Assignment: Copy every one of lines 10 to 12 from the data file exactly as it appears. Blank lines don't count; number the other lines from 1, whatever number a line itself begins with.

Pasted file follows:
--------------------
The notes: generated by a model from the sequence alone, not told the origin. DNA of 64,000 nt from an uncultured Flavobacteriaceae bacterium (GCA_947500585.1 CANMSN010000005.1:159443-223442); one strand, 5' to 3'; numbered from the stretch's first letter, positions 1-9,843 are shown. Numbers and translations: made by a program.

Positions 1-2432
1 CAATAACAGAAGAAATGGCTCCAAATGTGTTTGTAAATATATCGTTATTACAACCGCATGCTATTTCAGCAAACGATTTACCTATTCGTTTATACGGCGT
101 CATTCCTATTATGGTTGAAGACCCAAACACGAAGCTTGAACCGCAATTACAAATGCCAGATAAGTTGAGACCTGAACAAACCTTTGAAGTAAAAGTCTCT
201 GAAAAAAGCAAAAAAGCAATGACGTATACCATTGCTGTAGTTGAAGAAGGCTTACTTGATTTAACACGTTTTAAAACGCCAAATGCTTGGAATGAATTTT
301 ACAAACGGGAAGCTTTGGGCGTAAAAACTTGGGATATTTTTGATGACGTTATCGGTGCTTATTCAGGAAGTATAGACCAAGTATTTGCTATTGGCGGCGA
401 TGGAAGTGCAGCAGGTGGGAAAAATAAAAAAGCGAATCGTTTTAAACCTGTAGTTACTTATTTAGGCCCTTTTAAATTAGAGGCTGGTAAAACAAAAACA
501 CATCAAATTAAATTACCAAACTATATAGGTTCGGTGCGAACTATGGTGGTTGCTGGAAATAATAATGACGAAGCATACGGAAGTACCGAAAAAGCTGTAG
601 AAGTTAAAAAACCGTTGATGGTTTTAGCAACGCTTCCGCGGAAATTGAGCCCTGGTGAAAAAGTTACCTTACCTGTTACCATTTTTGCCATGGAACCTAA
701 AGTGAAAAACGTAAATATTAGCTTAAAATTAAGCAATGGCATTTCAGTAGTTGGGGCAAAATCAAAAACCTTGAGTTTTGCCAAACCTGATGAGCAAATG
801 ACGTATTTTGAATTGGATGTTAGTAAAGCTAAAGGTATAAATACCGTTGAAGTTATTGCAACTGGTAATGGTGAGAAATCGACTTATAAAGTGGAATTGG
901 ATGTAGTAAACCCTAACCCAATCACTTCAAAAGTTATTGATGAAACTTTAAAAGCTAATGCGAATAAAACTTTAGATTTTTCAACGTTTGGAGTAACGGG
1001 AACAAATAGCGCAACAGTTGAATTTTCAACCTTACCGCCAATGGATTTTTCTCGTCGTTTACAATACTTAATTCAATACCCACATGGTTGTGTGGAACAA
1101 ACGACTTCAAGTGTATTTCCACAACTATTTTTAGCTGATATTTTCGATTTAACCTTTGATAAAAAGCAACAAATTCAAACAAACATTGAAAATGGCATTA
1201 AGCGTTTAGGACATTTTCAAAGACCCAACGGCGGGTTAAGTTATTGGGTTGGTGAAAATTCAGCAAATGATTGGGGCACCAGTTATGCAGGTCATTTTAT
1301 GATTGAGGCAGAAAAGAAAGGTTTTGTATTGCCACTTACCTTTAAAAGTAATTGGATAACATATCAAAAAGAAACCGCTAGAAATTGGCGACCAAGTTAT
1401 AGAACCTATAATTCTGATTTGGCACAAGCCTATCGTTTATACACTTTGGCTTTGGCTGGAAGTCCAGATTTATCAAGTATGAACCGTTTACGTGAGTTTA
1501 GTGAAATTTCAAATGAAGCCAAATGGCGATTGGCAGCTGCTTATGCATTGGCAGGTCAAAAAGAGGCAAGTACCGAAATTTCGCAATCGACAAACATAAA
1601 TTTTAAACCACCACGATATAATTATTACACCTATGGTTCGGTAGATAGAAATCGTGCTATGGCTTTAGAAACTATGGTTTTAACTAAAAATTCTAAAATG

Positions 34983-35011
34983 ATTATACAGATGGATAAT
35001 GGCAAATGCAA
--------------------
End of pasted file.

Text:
701 AGTGAAAAACGTAAATATTAGCTTAAAATTAAGCAATGGCATTTCAGTAGTTGGGGCAAAATCAAAAACCTTGAGTTTTGCCAAACCTGATGAGCAAATG
801 ACGTATTTTGAATTGGATGTTAGTAAAGCTAAAGGTATAAATACCGTTGAAGTTATTGCAACTGGTAATGGTGAGAAATCGACTTATAAAGTGGAATTGG
901 ATGTAGTAAACCCTAACCCAATCACTTCAAAAGTTATTGATGAAACTTTAAAAGCTAATGCGAATAAAACTTTAGATTTTTCAACGTTTGGAGTAACGGG